Despite record natural gas drilling begun in 2000 and boosted through mid-year, U.S. production may actually show a year-over-year decline by the time fourth quarter reports are released, according to energy analysts following quarterly reports by exploration and production (E&P) companies. However, in Canada, September natural gas production is up and will be up at the end of the year, putting more pressure on prices and E&P values both in the Lower 48 and Canada as pipeline capacity fills up.

“It is becoming increasingly clear to us that U.S. wellhead natural gas deliverability has not benefited from a record amount of drilling,” said analysts at FAC/Equities. “So far, third quarter 2001 production reports would indicate that U.S. wellhead supplies have not increased at all, and that there is some reason to believe that, in fact, production may have peaked the quarter prior — 2Q 2001. If this ends up being the case, and U.S. gas drilling continues to plummet, there is a good chance that U.S. supply and demand will re-balance itself by the middle of 2002. This would be positive for U.S. natural gas prices and in turn, exploration and production (E&P) stocks.”

Raymond James Energy analysts echoed those sentiments, finding in its survey that U.S. natural gas supplies are down 2% sequentially. “E&P company data suggests that U.S. natural gas production may be responding to lower prices and lower activity levels faster than many would have anticipated,” said analysts. “Furthermore, with natural declines already taking hold, fourth quarter domestic gas production will almost certainly be lower than third quarter volumes and could even show a year-over-year shortfall. As a result, natural gas will again become a supply-driven commodity with higher equilibrium prices needed to rationalize demand and balance the supply/demand equation.”

What makes the case unusual, noted Raymond James, is that historically, there has been a three-to-six month lag between a peak in the rig count and the peak in production. However, this year, production began showing declines “almost immediately” following the peak in drilling activity. “In other words, producers have been unable to generate any meaningful growth despite record levels of drilling during the past 12 months, and could begin to lose ground on a year-to-year basis as early as the fourth quarter.”

Despite the 30% increase in gas-directed drilling activity, Raymond James analysts found that third quarter production was only up less than 1% compared with the same period last year. Because of this factor, the analysts warn that “we could see a 1+% year-to-year decline in U.S. natural gas production when fourth quarter production is reported.”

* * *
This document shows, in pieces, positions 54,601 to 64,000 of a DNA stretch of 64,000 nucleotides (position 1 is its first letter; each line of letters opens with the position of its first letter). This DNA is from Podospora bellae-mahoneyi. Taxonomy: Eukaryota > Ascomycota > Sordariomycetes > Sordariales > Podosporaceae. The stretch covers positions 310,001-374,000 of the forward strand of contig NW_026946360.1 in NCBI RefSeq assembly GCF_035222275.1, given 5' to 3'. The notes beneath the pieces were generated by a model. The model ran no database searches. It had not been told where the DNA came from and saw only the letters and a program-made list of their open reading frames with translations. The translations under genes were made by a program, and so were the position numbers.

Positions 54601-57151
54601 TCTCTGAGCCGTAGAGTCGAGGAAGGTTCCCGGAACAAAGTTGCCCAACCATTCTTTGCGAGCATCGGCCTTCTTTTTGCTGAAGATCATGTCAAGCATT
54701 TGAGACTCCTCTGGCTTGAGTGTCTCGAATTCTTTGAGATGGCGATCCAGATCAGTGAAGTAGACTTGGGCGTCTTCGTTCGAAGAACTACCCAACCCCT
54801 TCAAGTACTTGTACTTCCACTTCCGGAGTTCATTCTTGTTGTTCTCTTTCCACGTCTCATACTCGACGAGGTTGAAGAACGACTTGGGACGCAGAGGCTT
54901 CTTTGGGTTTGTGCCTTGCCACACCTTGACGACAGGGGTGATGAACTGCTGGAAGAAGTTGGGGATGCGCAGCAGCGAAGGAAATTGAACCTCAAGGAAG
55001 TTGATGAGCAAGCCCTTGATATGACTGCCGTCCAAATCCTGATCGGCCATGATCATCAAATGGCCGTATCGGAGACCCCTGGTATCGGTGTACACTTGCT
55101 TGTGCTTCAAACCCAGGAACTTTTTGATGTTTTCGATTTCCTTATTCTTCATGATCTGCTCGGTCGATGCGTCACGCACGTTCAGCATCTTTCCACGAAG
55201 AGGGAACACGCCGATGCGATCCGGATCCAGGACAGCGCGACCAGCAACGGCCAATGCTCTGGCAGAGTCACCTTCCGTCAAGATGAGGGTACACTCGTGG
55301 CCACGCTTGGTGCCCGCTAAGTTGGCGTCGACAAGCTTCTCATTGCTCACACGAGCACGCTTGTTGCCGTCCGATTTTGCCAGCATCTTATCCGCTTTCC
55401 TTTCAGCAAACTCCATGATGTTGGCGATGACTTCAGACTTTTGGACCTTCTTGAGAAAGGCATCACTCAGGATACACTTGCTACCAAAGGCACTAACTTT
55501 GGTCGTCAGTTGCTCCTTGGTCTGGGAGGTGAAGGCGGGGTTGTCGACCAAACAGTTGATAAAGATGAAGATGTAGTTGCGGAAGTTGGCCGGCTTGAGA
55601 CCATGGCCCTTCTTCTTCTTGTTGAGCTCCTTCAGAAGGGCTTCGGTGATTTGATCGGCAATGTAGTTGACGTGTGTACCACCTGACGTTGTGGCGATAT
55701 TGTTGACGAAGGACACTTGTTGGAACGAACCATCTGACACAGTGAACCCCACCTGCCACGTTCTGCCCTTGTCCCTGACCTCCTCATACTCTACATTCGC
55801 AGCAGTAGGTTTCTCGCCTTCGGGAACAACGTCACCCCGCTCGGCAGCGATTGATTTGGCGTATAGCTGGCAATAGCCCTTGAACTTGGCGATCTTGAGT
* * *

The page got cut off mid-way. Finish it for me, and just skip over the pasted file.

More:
At FAC/Equities, a preliminary survey indicated that U.S. production volumes may be declining 1-2%. “This is unexpected. We had been modeling a 1-2% increase.” Even though several independents and majors had not reported when FAC conducted its survey of 27 companies — holding 21.5 Bcf/d of U.S. production, or 37% of estimated U.S. wellhead deliverability — the survey shows a net decline versus the same quarter a year ago and a sequential decline versus the second quarter of 2001.

“We now must say that third quarter 2001 reports provide ‘ammo’ to the bulls,” noted FAC analysts. “We and others had optimistically forecast a 1-2% increase in U.S. wellhead deliverability by 3Q 2001; therefore, a decline, if final reports so indicate, would be bullish.” Analysts noted that if the third quarter reports “conclusively” show a decline, they are actually ahead “by a quarter or two” in their “chasing demand on down” thesis through 2002.

“We saw the U.S. gas rig count in 2002 averaging 750 rigs, causing U.S. wellhead deliverability to fall 2% by midyear 2002, and 6% by year-end 2002. With U.S. demand off 4.5% in 2001, and not expected to fall away at the same rate in 2002, this would create the likelihood of bringing North American natural gas supply/demand back into balance by midyear 2002 and potentially leading to an imbalance or tight supplies in the second half of 2002…in turn, creating a return of much higher natural gas prices.”

Meanwhile, production is up in Canada. In its latest Oil & Gas E&P report, Lehman Brothers analysts estimate that Canadian natural gas production in September increased 520 MMcf/d, or 3.6% over the same period a year ago, to 15 Bcf/d. The production level is 422 MMcf/d, or 2.7%, less than August 2001. “While the decline in September is, in part, due to ever-steepening decline curves in Canada, maintenance-related shutdowns may have also been a major contributor. With an additional 200+ MMcf/d of incremental production expected to come out of Ladyfern by year-end, we still believe that the year-over-year production gap can remain wide (possibly 1 Bcf/d or better by year-end), providing downside risk to natural gas prices and the E&P group.”

Lehman Bros. said that based on currently available data, “we estimate that takeaway capacity on the U.S. side for imported Canadian natural gas is about 10.5-11 Bcf/d. With October 2001 net exports having averaged 9.6 Bcf/d, or 87%-91% of estimated takeaway capacity, rising net natural gas exports to the U.S. could put more pressure on natural gas prices.” Based on September’s total Canadian production number, “it is our belief that the future production gain from Ladyfern could contribute to flat-to-rising Canadian production over the remainder of the year, and yield an overall year-over-year production increase in Canada of 1 Bcf/d (7.3%) or better, by year end.”

Lehman Bros. also estimated Canadian natural gas storage, finding that injections through Oct. 26 were 1.8 Bcf/d, or 0.4% Bcf/d more than 2000 and 0.3% “stronger than the four-year average.” The analysts noted that in Canada, “it appears that demand has recovered quite strongly over the past several months after a very weak start.”

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